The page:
Gardening Articles: Care :: Seeds & Propagation

Seed Catalog Savvy (page 3 of 4)

by Kathy Bond Borie

Organic seed

A handful of seed companies, such as Seeds of Change, sell only organic seed, while some companies offer organic seed for certain crops. Though there is not yet a legal definition of the term "organic," it generally suggests a system of farming that replenishes the fertility of the soil, enhances biodiversity, and eschews chemical fertilizers, herbicides, and pesticides. Unfortunately, organic is not always synonymous with better. As Rob Johnston, owner of Johnny's Selected Seeds, states in the catalog, "We know many first class growers using some chemicals who are taking better care of their land and producing a healthier product than some unskilled growers who avoid all chemicals."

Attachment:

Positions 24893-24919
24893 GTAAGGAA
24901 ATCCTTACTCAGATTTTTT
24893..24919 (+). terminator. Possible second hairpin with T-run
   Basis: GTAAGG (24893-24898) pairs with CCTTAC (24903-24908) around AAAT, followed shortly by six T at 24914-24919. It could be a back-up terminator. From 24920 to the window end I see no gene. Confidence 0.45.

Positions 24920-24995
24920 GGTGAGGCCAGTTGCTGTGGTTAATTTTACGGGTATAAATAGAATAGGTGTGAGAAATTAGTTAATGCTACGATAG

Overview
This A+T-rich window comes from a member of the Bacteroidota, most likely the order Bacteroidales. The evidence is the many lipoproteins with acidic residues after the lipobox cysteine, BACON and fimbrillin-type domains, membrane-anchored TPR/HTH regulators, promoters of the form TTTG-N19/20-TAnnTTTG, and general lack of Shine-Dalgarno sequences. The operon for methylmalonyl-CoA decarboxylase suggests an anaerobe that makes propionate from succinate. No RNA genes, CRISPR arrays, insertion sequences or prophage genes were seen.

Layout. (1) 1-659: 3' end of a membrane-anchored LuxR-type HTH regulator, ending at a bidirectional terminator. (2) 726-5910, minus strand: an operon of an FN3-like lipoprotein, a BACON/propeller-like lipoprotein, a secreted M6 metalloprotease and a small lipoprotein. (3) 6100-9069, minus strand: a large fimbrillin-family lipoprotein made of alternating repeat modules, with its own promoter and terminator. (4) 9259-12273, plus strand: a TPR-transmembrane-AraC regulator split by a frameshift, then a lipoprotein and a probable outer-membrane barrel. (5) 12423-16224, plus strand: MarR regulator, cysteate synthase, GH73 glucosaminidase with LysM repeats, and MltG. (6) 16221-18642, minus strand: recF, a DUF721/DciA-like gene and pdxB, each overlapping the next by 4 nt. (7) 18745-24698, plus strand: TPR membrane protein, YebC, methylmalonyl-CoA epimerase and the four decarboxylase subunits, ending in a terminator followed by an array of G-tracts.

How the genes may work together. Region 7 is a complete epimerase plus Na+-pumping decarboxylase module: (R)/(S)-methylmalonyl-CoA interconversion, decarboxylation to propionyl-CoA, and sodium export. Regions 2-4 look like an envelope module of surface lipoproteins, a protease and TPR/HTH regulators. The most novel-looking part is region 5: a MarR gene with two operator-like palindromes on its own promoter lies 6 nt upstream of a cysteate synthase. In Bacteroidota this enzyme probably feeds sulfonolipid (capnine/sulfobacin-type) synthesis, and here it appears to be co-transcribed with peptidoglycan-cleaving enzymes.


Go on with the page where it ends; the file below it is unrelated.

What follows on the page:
If you prefer organic seed, buy from a reputable company or ask about the company's growing practices to better understand how their seed is produced. Keep in mind that organic seed is simply not available for some varieties. If you limit yourself to organic seed, you may have fewer varieties from which to choose, but this can be a good way to narrow the options!

Treated seed

Some seeds, especially of crops such as cucumbers, melons, and sweet corn, are treated with fungicides to help them germinate and grow in cool, wet soils. Often this can spell the difference between success and failure. Commercial growers prefer treated seed because the loss of a crop is quite costly. Many home gardeners prefer untreated seed because they don't want to expose themselves to the chemical residue on the seeds and, besides, they can replant more easily if seeds fail to germinate. Some companies such as Seeds of Change and Johnny's Selected Seeds offer untreated seed. Unless the catalog mentions that the seed hasn't been treated, chances are good that the seed has been. Contact the company to be sure.

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